As previously reported here, the use of cell phones while driving has been under attack.  Most recently, the Federal Motor Carrier Safety Administration (FMCSA) implemented new regulations governing the use of hand held cellular phones by drivers of commercial motor vehicles.  This new regulation affects trucking companies, construction contractors, public and private transportation organizations and any other entity that employs drivers of commercial motor vehicles (CMV).  This regulation is in addition to any state and local laws that may prohibit cellular phone usage altogether.  CMV drivers are prohibited from holding a mobile phone while operating the vehicle.  This includes holding the phone to initiate push-to-talk features.  Furthermore, drivers are not permitted to dial a mobile phone if it requires pushing more than a single button.  Basically, the only permitted use is for the driver to use a single button push-to-talk feature while the phone is cradled in an easily accessible position where the driver is not forced to reach for the phone.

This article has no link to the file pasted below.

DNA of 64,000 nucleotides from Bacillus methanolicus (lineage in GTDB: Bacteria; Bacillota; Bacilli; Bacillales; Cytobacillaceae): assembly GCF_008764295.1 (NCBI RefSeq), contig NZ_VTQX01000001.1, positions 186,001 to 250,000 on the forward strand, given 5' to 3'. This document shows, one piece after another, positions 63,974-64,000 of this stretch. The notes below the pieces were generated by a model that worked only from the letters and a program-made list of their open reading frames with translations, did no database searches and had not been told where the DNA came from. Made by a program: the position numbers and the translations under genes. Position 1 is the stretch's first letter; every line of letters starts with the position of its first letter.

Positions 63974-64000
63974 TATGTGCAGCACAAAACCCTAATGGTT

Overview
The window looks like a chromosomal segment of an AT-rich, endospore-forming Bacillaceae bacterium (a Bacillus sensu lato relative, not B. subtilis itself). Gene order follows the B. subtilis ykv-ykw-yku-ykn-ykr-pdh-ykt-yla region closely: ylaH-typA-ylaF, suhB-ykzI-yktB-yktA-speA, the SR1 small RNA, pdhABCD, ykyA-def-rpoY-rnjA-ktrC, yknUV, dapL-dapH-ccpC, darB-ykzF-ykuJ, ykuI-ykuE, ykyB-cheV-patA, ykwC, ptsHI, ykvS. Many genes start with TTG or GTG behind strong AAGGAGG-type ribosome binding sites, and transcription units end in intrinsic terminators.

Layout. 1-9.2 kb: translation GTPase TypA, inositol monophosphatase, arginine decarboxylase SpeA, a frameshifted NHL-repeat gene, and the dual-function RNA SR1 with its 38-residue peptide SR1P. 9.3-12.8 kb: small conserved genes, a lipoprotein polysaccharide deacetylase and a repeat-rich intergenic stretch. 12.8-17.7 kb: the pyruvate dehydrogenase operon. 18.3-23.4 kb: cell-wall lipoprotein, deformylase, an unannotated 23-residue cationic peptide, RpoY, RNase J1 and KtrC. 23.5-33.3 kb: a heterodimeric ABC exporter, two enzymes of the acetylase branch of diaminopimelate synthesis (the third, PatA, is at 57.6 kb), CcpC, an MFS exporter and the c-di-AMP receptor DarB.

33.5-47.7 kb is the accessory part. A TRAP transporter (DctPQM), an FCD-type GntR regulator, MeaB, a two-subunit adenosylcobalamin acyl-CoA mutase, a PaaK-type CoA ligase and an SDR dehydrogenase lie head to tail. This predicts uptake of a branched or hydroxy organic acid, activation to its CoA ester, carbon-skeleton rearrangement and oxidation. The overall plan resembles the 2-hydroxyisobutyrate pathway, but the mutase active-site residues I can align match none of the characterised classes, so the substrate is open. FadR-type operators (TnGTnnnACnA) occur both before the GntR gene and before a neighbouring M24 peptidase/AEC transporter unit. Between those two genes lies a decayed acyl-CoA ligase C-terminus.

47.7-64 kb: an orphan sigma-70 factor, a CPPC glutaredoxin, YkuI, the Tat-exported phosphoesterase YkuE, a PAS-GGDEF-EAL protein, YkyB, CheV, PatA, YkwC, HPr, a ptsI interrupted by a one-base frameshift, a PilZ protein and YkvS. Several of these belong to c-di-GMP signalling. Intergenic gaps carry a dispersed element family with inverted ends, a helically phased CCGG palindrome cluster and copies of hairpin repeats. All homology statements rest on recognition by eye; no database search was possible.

Operating a CMV under this regulation includes while the vehicle is temporarily stationary because of traffic patterns.  However, it is permissible for the driver to pull off to the side of the road and stop completely to use a mobile communication device.  Violations carry federal civil penalties of up to $2,750 for each offense and possible suspension of the driver’s commercial driver’s license.  Employer’s permitting their drivers to use hand-held devices while operating a CMV could face penalties up to $11,000.

As a result, employers should closely monitor their drivers, implement procedures to ensure their drivers comply with this regulation and promptly educate their drivers regarding these new requirements.  It may be necessary to update your hand held communication device policy to comply with this regulation.